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Gas Safety On Holiday

Stay Gas Safe whilst holidaying in the UK or abroad

Holidays are a time to relax and forget about your everyday worries, so gas safety may not be top of your priorities when you’re gearing up for a trip. However, gas safety on holiday is just as important as it is at home because when you’re on holiday you have much less knowledge or control over the state of any gas appliances.

There’s not much difference between gas safety in a caravan or gas safety on boats, but do you consider gas safety when camping in a tent? Gas camping stoves, gas heaters (such as table and patio heaters), and even solid fuel BBQs can cause carbon monoxide (CO) poisoning. If you bring them into a tent, a caravan or any other enclosed space, during or after use, they can emit harmful CO putting anyone around them in danger, so remember never leave a lit or recently used BBQ indoors.

It’s also important to remember that gas safety regulations in other countries will differ from those outside the UK. While you can’t be expected to know what’s legal and what’s not everywhere you go, you can keep yourself and loved ones safe when on holiday by following some simple tips.

Tips for gas safety on holiday

You should start thinking about gas safety when planning your holiday, and during your stay you should always be alert for the signs of carbon monoxide poisoning and badly maintained or poorly installed gas appliances.

The following are things you should consider before and during your holiday to help you stay gas safe while you’re away:

  • Ask if the gas appliances in your accommodation have been serviced and safety checked. In the UK the owner of a holiday home or caravan is legally obliged to do this, and should be able to provide you with an up to date gas safety record.
  • Take an audible carbon monoxide alarm with you. You may find it difficult to purchase one when travelling abroad, and when holidaying in the UK it makes sense to take one with you. Make sure the model you purchase is suitable to be kept in hand luggage, is marked EN 50291 and carries the British Standards kitemark.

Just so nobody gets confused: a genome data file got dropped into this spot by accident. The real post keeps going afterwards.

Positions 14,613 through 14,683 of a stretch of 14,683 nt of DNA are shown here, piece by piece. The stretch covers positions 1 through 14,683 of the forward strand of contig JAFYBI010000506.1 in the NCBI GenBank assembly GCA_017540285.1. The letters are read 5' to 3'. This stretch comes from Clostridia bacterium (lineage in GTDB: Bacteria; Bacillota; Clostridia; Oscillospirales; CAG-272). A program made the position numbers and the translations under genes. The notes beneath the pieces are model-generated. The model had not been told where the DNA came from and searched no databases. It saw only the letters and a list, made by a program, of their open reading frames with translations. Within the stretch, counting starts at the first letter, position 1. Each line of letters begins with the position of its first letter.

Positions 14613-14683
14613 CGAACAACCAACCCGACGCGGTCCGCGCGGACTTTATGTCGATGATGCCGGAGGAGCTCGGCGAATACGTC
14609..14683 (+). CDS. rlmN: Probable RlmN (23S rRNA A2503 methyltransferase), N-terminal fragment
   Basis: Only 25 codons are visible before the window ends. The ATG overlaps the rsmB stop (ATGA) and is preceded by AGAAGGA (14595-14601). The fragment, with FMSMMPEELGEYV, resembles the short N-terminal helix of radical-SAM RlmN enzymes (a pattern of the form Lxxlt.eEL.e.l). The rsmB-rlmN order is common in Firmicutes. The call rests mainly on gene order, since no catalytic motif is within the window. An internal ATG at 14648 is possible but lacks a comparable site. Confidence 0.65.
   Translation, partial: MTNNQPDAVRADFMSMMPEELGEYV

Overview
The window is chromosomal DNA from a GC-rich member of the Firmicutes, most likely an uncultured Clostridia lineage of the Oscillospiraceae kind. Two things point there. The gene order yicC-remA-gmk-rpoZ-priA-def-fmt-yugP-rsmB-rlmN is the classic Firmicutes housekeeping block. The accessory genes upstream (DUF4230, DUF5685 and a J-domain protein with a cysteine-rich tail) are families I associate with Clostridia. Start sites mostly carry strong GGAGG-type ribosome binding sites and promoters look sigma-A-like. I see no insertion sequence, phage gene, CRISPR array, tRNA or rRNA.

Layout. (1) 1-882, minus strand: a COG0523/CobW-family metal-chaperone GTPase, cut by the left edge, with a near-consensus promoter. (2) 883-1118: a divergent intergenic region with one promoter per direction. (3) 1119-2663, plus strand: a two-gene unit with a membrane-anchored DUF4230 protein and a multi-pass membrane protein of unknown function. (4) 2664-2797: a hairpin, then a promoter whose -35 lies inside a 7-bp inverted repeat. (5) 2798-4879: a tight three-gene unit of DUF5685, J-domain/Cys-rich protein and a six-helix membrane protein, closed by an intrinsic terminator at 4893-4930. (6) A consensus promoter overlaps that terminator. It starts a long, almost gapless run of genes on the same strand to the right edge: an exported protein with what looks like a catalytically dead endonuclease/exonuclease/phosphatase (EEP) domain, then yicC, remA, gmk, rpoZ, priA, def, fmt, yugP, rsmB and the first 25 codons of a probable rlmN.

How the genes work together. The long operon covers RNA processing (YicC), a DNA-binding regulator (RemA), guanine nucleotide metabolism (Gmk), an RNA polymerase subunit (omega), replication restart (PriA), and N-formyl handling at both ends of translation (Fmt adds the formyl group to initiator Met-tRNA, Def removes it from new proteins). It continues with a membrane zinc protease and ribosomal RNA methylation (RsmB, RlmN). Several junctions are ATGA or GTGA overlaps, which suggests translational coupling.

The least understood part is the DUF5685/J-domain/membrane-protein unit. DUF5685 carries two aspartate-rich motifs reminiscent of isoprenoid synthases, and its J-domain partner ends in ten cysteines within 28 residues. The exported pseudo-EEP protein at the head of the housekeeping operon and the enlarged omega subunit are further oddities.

• When you arrive, the appliances may not work in the same way as those you have at home. If no instructions are provided, then contact your holiday rep or accommodation owner for assistance if you’re unsure.
  • Be aware of the signs of unsafe gas appliances:
    • Black marks and stains around the appliance.
    • Lazy orange or yellow flames instead of crisp blue ones.
    • High levels of condensation in your accommodation.
  • Never use gas cookers, stoves or BBQs for heating, and ensure they have adequate ventilation when in use.

What to do if you suspect a gas leak

If you can smell gas or think there could be a gas leak within the property, it’s important to act fast. A gas leak also carries the risk of fire or explosion.

You should:

  • Extinguish any naked flames to stop the chance of fire or explosion.
  • Turn off the gas at the meter if possible (and safe to do so).
  • Open windows to allow ventilation and ensure the gas dissipates.
  • Leave the area immediately to prevent risk to life.
  • Inform your holiday rep or accommodation owner immediately.
  • Seek medical attention if you feel unwell or show signs of carbon monoxide poisoning.

If you’re holidaying in the UK, remember you can contact the gas emergency service provider for the country you’re in if you have immediate concerns.